With health concerns gripping nations globally, now is the moment to take a step back and look at the root cause of many problems we face today. Many people believe that the rise in autoimmune diseases, cancers, allergies and memory disorders are partially due to an improvement in health diagnostics, yet the clear answer lies in our food supply and the ground beneath our feet — soil health.
Growing concerns over health and wellness correlate directly into deficits in our soils. When beneficial minerals and nutrients are not available to plants via the soil, it ceases to exist in our food, which translates into nutrient deficient people that are more susceptible to illness. The top deficits include:
- Zinc deficiency causing poor immune function.
- Low selenium levels contributing to a body’s cells’ inability to process and protect against many diseases (selenium is required for a healthy immune system and must be obtained through dietary sources; it is also essential for the synthesis of numerous proteins; up to 1 billion people are thought to be affected by low dietary selenium intake).
- Calcium deficiency contributing to muscle spasms, low bone density, and hypocalcemia.
- Low Sodium levels contributing to gastrointestinal distress and improper functioning of nerves and muscles.
- Low phosphorous levels causing weak bones and muscles, joint pain, nervous system disorders, and obesity.
- Declining nutrient value in cornmeal
These rising health concerns directly correlate to the nutritional value of our food.
A Kushi Institute analysis of nutrient data from 1975 to 1997 found that average calcium levels in 12 fresh vegetables dropped 27 percent; iron levels 37 percent; vitamin A levels 21 percent, and vitamin C levels 30 percent. A similar study of British nutrient data from 1930 to 1980, published in the British Food Journal, found that in 20 vegetables the average calcium content had declined 19 percent; iron 22 percent; and potassium 14 percent. Yet another study concluded that one would have to eat eight oranges today to derive the same amount of Vitamin A as our grandparents would have gotten from one.
Courtesy of Scientific American
Understanding our soil is essential to promoting human, plant, animal, and climate health. The process of guaranteeing our food supply while maintaining the integrity of food quality requires fertilizer inputs. The crux of the problem resides in where to put these inputs, and how much and which type of inputs to add. This requires testing. The cost to farmers and level of granularity with which these tests are performed are important pieces to solving this dilemma that affects our food, our environment, and our health. Fertilizer prescription maps require more granular data to improve nutrient value of the crop and assist in environmental controls, while also making production of nutritious crops profitable for the grower. Persistence Data Mining has developed Soilyticstm nutrient mapping to empower farmers with better diagnostics to guarantee healthy food for livestock and people.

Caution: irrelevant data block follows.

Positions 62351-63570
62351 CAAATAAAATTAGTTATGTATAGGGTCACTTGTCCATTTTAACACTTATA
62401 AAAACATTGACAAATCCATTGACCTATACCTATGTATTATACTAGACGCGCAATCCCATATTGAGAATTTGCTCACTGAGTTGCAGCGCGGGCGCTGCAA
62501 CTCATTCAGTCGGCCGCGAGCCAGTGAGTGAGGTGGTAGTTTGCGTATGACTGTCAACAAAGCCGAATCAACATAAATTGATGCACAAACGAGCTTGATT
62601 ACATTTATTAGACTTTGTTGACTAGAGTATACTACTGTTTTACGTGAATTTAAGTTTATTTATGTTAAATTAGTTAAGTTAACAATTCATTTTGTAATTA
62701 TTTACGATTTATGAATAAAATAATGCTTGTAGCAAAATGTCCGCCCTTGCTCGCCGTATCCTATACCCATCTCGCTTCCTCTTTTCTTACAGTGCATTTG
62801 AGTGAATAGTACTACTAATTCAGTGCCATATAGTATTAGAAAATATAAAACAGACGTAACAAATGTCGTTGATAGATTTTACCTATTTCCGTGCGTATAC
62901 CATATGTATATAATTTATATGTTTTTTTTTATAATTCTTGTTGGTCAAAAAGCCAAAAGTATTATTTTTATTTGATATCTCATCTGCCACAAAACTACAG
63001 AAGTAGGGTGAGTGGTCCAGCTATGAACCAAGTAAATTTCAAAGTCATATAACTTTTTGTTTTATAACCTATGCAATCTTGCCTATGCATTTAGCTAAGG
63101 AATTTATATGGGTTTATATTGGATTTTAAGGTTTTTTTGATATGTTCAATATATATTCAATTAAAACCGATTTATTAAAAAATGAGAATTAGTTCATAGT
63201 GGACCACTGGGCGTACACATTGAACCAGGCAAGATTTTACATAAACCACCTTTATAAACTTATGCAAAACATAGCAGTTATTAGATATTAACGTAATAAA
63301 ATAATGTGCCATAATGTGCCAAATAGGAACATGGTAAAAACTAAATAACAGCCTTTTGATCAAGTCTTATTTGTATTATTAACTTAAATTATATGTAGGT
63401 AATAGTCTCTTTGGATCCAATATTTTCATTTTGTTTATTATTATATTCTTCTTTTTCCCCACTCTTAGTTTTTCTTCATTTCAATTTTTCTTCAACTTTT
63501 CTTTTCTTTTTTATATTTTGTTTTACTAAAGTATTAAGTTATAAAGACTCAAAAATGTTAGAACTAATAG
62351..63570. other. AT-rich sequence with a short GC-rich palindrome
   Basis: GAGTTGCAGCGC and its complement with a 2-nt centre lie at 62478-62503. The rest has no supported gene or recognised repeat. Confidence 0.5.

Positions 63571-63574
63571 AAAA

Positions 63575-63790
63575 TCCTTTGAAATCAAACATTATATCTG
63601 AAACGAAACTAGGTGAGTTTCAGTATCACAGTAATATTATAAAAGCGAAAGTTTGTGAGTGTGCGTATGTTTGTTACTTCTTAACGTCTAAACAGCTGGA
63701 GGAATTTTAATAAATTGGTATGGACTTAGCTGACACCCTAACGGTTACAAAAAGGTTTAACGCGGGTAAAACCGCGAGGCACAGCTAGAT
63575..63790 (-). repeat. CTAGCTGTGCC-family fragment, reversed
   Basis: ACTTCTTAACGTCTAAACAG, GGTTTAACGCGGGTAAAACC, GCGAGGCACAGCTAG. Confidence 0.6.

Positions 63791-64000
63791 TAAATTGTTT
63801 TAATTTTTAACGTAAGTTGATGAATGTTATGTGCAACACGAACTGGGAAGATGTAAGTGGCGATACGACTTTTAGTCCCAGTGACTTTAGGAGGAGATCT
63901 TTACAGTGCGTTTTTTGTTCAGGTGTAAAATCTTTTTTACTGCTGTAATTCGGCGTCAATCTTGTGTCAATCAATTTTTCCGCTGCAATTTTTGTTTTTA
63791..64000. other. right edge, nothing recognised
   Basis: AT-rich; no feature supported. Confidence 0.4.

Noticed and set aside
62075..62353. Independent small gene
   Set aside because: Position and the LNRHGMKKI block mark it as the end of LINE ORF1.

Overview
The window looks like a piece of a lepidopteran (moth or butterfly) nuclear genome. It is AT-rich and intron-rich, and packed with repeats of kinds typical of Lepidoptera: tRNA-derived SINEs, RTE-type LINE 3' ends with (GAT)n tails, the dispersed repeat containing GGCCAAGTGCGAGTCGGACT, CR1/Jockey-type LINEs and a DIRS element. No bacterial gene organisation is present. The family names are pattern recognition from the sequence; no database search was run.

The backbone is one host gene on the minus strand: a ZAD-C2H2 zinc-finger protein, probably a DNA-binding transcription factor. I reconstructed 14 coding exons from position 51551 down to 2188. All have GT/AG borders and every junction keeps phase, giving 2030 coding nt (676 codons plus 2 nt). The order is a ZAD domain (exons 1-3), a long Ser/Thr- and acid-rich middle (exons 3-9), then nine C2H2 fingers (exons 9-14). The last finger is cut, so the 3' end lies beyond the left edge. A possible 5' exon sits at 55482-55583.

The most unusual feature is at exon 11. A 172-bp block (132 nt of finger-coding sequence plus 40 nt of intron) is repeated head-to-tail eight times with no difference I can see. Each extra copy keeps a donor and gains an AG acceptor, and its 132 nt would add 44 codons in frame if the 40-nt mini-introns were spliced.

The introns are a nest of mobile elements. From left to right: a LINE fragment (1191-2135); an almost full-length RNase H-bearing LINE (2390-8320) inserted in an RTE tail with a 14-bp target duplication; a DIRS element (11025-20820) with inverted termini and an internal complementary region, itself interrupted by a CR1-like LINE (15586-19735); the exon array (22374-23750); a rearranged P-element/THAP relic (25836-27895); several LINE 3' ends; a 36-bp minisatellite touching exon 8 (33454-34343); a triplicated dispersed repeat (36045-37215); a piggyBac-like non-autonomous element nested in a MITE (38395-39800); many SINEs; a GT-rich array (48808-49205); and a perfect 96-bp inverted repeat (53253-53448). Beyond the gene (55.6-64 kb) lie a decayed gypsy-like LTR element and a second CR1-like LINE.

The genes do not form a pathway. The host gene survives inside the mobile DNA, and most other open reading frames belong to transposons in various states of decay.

Many people believe that the rise in autoimmune diseases, cancers, allergies, and memory disorders are partially due to an improvement in health diagnostics, yet the clear answer lies in our food supply and the ground beneath our feet — soil health.
Advanced technology-powered soil analytics can process data in a more efficient mechanism than the conventional chemical wet lab system to analyze nutrients in the soil. Farmers and agronomists can obtain rapid soil analysis through the sensors at an ultra-low cost for what we believe is a more efficient, soil analysis experience. The ability to grow more with less inputs is part of the United Nations Sustainable Development Goals (SDG’s). A focus on healthy soils promotes nutritious food but must be done with an understanding of the microbiome in the soil and how that influences the plant and human and animal health.
Current acceptance of artificial nutrient supplements in food and amendments in agricultural inputs requires advanced research and education. For example, eating foods that have a strong relationship for absorption is needed for both humans and plants. Often these relationships or synergistic effects are not taken into consideration. One of these relationships required for a plant to process nitrogen is sulfur, which must be present in the correct ratio to aid in plant development. The same exists for phosphorus with zinc. With zinc deficits in soils across the globe, it is easy to trace the problem of why humans are experiencing increased incidences of zinc deficiency.
When beneficial minerals and nutrients are not available to plants via the soil, it ceases to exist in our food, which translates into nutrient deficient people that are more susceptible to illness.
We might be growing more food than has historically been achieved, but to get the same nutrients that our ancestors derived we are required to eat 2-10 times more to meet our daily requirements, which can lead to empty calories creating obesity problems. The solution to these problems is better knowledge of our soil to prevent the effects of applying the wrong fertilizer in the wrong amounts and wrong places.
It is essential to human survival for us to understand our soil and our relationship to nature. A healthy planet will promote our longevity if we promote the balance of nature: air, soil, and water. It is in the best interest of our health and climate to promote healthy soils through increased nutrient management for our food and our environment.
Healthy Soil = Healthy Food = Healthy Planet.